Furthermore, whole animals offer an opportunity to work with foundational cooking components that are otherwise unavailable or more expensive when purchasing stand-alone. This includes bones and fat, two of the most important ingredients in nutrient-rich and flavorful cooking. Turning bones into stock is quite easy, and rendering fat, which can take some time to refine (no pun intended), are both worth the passive time.

Now, just because we can buy a whole animal does not automatically mean that it is sourced from local farmers. When we look to smaller animals, like poultry and rabbits, the vast majority are coming off of commercial operations. In that case, it’s good to look for some measure of production quality, whether it be humane certification — Animal Welfare Approved (AWA) and Humane Farm Animal Care (HFAC) are two good ones — or plainly organic. Even in these cases, buying whole carcasses is still a benefit, and those animals require very little butchery to get what you want out of them. (Breaking down a chicken can be done with most home knives and learned from the vast amount of videos available online.) Even if you choose to roast the animal whole, you can keep the carcass bones and make a roasted stock from them.

If you’re further interested in bones, fat and organs, approaching a local processor can often yield super cheap results, since so many customers of theirs choose not to take them. And, the smaller processors often don’t have the infrastructure to keep them around, so they just head to rendering companies.

3. Avoid the middle meats & skip the tenderloin.

In America, most of the money made off a carcass is from an area called the middle meats — the span of meat along the spine from somewhere around the 5th rib to the pelvis. Common cuts from here are in the rib, center-cut, and loin chops in pork; the ribeye, porterhouse, T-bone and New York strip steaks in beef; and the rib, rack, loin and saddle chops in sheep.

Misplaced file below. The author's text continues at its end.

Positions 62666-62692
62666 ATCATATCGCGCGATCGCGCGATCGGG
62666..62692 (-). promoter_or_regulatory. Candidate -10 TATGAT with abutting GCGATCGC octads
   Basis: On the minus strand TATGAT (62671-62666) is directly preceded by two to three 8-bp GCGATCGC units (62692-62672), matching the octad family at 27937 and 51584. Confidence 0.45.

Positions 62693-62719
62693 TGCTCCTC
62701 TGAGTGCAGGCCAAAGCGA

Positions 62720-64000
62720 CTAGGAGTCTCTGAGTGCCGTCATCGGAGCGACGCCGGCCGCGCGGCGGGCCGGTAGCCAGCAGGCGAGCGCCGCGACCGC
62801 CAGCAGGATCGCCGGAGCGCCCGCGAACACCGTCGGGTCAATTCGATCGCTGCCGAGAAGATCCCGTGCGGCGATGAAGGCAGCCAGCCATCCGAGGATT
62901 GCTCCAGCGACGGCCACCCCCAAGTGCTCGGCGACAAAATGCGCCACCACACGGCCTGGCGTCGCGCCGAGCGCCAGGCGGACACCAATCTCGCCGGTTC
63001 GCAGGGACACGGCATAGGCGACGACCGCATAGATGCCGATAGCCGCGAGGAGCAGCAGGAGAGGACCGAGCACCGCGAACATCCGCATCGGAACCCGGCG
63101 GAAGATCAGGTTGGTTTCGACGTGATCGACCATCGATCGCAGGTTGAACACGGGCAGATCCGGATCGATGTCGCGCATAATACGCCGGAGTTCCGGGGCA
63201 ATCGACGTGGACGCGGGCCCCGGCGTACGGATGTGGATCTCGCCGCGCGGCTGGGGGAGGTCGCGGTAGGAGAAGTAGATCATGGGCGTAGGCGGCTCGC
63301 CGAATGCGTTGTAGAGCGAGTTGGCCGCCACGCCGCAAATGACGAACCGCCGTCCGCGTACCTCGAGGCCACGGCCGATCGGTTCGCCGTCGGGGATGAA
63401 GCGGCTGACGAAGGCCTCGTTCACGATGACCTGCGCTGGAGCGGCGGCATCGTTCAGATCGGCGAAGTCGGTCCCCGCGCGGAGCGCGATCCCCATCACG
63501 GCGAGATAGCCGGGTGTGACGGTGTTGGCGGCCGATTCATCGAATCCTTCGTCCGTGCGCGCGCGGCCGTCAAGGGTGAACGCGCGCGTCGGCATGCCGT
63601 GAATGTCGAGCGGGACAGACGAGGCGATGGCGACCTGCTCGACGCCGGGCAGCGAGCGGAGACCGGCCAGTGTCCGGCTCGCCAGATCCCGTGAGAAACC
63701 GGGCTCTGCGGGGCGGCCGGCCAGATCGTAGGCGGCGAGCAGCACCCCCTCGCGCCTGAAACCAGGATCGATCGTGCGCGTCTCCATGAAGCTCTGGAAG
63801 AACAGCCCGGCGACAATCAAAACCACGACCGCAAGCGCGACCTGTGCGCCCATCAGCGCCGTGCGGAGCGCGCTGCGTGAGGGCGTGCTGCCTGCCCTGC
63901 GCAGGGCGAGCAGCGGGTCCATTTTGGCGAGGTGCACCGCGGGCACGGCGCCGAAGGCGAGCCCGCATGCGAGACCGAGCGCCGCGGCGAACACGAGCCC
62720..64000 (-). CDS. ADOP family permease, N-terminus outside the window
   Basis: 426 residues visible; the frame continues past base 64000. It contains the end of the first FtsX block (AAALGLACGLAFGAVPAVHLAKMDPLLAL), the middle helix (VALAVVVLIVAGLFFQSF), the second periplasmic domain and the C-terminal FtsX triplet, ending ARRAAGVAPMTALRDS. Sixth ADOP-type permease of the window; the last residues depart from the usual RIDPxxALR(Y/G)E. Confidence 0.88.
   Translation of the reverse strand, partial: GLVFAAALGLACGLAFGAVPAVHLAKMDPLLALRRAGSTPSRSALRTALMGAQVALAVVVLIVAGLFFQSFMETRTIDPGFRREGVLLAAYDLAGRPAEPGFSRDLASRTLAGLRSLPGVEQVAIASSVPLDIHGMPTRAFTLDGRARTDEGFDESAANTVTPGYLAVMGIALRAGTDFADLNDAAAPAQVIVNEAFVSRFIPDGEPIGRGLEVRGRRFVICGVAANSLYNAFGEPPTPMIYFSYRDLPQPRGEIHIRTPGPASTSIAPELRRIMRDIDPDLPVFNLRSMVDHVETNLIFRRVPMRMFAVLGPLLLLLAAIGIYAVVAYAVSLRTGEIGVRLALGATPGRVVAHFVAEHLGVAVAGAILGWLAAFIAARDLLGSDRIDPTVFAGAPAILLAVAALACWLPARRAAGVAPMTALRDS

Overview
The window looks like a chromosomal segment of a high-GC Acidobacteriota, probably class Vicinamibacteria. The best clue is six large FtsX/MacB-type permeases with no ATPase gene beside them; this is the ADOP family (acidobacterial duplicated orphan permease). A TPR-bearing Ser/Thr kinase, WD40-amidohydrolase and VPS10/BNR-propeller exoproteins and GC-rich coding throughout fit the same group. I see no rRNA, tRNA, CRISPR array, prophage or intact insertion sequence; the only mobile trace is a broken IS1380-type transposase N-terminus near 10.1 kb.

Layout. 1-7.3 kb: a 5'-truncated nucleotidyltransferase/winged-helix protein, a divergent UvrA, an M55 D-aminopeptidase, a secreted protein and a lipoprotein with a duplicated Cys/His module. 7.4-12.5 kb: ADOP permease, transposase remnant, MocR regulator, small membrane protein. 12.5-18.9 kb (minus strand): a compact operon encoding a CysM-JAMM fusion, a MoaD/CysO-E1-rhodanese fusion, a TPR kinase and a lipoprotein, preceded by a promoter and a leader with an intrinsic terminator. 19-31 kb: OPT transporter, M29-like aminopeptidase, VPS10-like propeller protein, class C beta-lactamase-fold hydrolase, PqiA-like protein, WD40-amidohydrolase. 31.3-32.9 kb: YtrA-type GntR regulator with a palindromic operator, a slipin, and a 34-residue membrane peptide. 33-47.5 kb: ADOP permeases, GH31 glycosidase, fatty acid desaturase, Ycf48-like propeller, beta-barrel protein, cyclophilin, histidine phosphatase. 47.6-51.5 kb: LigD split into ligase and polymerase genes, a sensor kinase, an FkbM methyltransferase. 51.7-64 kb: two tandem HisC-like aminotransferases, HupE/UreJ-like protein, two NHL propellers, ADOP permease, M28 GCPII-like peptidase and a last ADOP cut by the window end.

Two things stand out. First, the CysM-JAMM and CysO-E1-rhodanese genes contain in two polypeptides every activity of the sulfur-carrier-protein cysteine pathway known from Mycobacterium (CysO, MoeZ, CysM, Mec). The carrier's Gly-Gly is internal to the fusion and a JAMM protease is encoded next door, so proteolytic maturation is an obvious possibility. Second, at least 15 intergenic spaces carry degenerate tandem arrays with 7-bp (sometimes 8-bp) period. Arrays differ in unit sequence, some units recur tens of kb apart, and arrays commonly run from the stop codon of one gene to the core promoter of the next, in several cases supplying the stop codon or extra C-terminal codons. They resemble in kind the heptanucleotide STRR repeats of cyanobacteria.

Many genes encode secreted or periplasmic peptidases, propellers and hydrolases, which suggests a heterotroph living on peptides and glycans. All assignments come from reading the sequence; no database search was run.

Instead of these more expensive and less flavorful cuts, look to areas just outside the middle meats for cuts that can potentially offer more flavor. In pork and lamb, look for shoulder chops. In beef, look to chuck, Delmonico or sirloin steaks. They may take a bit longer to cook, at a lower temperature, but the results will be more flavor and less cost.

And, above all else, skip tenderloin. It’s the most expensive cut, pound for pound, and it’s also the least flavorful.

4. Learn how to braise and roast. 

The most flavorful cuts are those that have worked the hardest. (Refer to my earlier point on what develops flavor in living animals.) These cuts are often the ones that require lengthier, slower cooking times. Think: shanks, hocks, brisket, breasts, drumsticks, etc. These cuts break down during the cooking time to provide an unctuous sauce (part of the benefit of collagen’s hydrolyzation into gelatin) that will enrich any dish; the vegetables that are cooked with it will provide more nutrients; and any recipe will offer ways to extend it far beyond that of a quick-cooking single-portion cut (like steaks or chops).

Because they aren’t quick-cooking or grilling cuts, or famous middle-meat cuts, the cost of braising and roasting cuts are often much less.

5. Purchase older or dual-purpose animals.

This can be a bit more challenging to find, but availability is increasing around the country, albeit slowly. Older animals tend to be eschewed based on a stigma that they have poor texture and “gamey” flavor, but given the right husbandry and postmortem conditions, older animals can provide a better product than their younger counterparts and at a far more affordable cost. This also goes for dual-purpose animals: livestock that has been raised for reasons other than exclusively meat, e.g. dairy, fiber, offspring, etc.